My years of childhood abuse groomed me to identify more with abusers than I did with myself. I cared more about protecting them, taking care of them, guarding their feelings, much more than I did my own. Were my emotions an effect of my abuse? I was afraid that feeling bad for this dead woman was an indication that I was being sucked back into the abusive system that I’d worked so hard to escape. It felt like a betrayal of my daughter and of me and all victims.
Bethany: The next day I began to feel sadness—a sadness for the life that could have been. I couldn’t help but think that this sexual perpetrator was once a young, sweet, innocent girl, who was probably abused herself. I found myself asking, “Why did she have to choose that path? Why did she have to cause so much pain?”
Christina: My feelings alternated the next day too. I read on Facebook what other family members felt about her and it felt so unjust that they were praising her. I wanted to scream the horrible things she’d done and tell them what kind of a woman she really was. I hated that a person like her would be honored.
Bethany: My cousins’ responses to our grandma’s medical condition irked me, “Grandma was a wonderful person and I’m happy that she will be with Jesus soon. I pray she transitions peacefully.”
I was disgusted! I wanted them to realize that the grandma they knew as “wonderful” was actually a vile child molester. I was so angry that she would be remembered as a good person when her actions led to my childhood being ripped away from me.
Over the next week, I felt a flurry of emotions—sometimes alternating feelings came in little waves and other times they all came at once. It was confusing to feel both hatred and mercy for someone at the same time.
I had played out the scenario of her death in my head for years so I could process those emotions. What I imagined was both relief and indifference. My actual reactions involved a larger depth of emotion and that scared me.
The hardest part was feeling like I wasn’t supposed to have certain emotions. I shouldn’t be happy that someone died, but I shouldn’t feel compassion for an abuser. I wanted to be somewhere in the middle. Before I could get there, I had to feel both extreme emotions and not one way or the other.
Over the course of this emotional journey I began to recognize the emotional extremes as part of the process. Instead of being alarmed by how polarized my feelings were, I started to see them as indications of my process. There were many facets to my relationship with my grandmother, therefore, there would be a variety of emotions to go with them.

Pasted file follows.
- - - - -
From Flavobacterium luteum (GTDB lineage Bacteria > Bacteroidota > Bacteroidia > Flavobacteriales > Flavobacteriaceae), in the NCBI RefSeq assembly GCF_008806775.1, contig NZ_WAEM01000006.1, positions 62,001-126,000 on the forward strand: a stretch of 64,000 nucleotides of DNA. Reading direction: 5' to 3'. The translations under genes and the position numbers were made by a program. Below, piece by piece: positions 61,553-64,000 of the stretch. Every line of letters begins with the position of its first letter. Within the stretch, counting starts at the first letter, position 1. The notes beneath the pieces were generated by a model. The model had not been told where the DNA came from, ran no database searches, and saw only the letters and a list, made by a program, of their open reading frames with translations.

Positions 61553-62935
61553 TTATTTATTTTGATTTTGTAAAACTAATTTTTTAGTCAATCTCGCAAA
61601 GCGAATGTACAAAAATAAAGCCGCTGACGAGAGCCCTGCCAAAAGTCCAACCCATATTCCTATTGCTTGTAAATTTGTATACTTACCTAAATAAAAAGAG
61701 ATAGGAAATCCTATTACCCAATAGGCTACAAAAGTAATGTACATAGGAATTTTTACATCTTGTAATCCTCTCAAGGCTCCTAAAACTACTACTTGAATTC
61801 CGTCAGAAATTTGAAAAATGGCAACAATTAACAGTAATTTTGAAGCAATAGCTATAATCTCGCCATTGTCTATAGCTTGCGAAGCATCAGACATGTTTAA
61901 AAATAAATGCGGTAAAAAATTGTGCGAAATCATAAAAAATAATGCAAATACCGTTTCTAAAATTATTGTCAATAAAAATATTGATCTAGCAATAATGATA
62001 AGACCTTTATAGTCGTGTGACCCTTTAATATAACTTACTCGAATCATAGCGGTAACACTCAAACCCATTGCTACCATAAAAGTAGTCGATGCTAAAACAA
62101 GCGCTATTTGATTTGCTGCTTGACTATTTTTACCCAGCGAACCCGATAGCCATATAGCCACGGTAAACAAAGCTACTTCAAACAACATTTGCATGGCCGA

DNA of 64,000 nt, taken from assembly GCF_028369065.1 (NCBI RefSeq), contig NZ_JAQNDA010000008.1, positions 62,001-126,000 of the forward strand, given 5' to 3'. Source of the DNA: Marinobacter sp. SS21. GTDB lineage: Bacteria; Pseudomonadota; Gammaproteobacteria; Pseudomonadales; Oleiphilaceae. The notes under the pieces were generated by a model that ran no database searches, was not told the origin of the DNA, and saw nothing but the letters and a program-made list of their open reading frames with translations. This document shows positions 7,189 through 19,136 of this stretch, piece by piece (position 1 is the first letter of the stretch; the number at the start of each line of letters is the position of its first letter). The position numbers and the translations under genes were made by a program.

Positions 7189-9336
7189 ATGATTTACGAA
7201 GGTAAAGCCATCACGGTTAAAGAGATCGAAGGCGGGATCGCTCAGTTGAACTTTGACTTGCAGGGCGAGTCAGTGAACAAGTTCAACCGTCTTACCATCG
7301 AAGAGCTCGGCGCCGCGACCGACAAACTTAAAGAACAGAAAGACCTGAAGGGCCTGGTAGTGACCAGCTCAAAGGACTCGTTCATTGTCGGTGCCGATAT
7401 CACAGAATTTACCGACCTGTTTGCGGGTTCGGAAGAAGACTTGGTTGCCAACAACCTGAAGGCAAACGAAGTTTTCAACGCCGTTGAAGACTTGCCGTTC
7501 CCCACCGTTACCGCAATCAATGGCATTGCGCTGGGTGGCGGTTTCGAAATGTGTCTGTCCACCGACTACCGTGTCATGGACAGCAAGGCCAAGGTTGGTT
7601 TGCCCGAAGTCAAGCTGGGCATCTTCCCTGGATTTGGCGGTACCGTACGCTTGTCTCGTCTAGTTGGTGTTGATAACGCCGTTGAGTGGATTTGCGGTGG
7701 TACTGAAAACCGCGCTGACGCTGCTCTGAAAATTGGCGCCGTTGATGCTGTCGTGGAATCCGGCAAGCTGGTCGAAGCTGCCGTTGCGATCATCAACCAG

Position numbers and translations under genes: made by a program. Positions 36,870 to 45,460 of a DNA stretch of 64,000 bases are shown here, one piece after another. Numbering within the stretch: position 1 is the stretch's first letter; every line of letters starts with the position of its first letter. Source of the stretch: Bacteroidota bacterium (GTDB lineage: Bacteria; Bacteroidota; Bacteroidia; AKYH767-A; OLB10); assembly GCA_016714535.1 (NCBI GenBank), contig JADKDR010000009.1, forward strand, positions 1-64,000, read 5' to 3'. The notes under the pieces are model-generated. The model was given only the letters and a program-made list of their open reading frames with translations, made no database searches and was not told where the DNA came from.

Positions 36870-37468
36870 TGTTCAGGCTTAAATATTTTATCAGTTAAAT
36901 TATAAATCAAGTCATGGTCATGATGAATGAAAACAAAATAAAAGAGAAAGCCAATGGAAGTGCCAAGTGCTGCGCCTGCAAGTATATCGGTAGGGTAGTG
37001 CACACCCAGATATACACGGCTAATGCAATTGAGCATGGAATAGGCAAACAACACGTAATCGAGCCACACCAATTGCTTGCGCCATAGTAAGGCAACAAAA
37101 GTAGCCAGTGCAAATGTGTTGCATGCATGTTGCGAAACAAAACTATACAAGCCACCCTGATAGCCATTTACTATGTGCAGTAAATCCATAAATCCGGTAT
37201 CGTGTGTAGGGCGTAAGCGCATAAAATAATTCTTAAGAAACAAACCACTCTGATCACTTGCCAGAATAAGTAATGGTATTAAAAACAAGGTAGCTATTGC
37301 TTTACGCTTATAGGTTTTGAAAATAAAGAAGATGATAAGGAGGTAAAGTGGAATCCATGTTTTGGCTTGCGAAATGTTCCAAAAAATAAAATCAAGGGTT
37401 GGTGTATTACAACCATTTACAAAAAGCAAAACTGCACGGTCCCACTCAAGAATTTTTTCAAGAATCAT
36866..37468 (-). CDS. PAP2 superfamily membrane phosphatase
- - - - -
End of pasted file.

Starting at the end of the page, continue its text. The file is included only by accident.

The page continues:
Christina: One of the ways I’ve grown in the past few years is in acknowledging and expressing my emotions. After so many years of being emotionally shut down because of my abuse, it was a luxury to feel even one emotion. Earlier in my healing, it never occurred to me that I could have two emotions at the same time, much less conflicting ones. As my feelings gradually blossomed, whenever I’d experience two seemingly opposing emotions, I’d go round and round, trying to sort them out so I could eliminate one and officially own only one of them.
Now I’m comfortable feeling a variety of emotions at the same time and I can accept them and express them without acting on them. The range of emotions didn’t bother me, but the softness I felt for a sexual predator did.
In my struggle to find the answers to this compassion question, I was forgetting that my healing isn’t about what happens outside of me. In typical abuse survival style, I was focusing too much attention on the abuser instead of on myself. Now I’m content knowing that even if I do have compassion for abusers, it’s how I feel about myself that is the most important. Even I if I discover some unhealthy motives for showing abusers compassion, I’m solid in compassion for myself and I’ll never act outside of that. I’ll never choose to protect an abuser over protecting me or anyone else. I’ll never think an abuser’s feelings are more important than mine. I may not be finished with this process, but I’m providing myself a safe place to work through it.
Now that you’ve heard our experiences and thoughts about this, we’d love to hear yours. Please comment below and don’t forget to subscribe to the comments so you can continue to partake in the discussion.
Christina Enevoldsen is cofounder of Overcoming Sexual Abuse, an online resource for male and female abuse survivors looking for practical answers and tools for healing. Christina’s passions are writing and speaking about her own journey of healing from abuse and inspiring people toward wholeness. She and her husband live in Los Angeles and share three children and four grandchildren.
Bethany is cofounder of Overcoming Sexual Abuse, an online resource for male and female abuse survivors looking for practical answers and tools for healing. Besides helping abuse survivors see the beauty within themselves, she enhances the beauty of others as a professional make-up artist and has worked in television, film and print.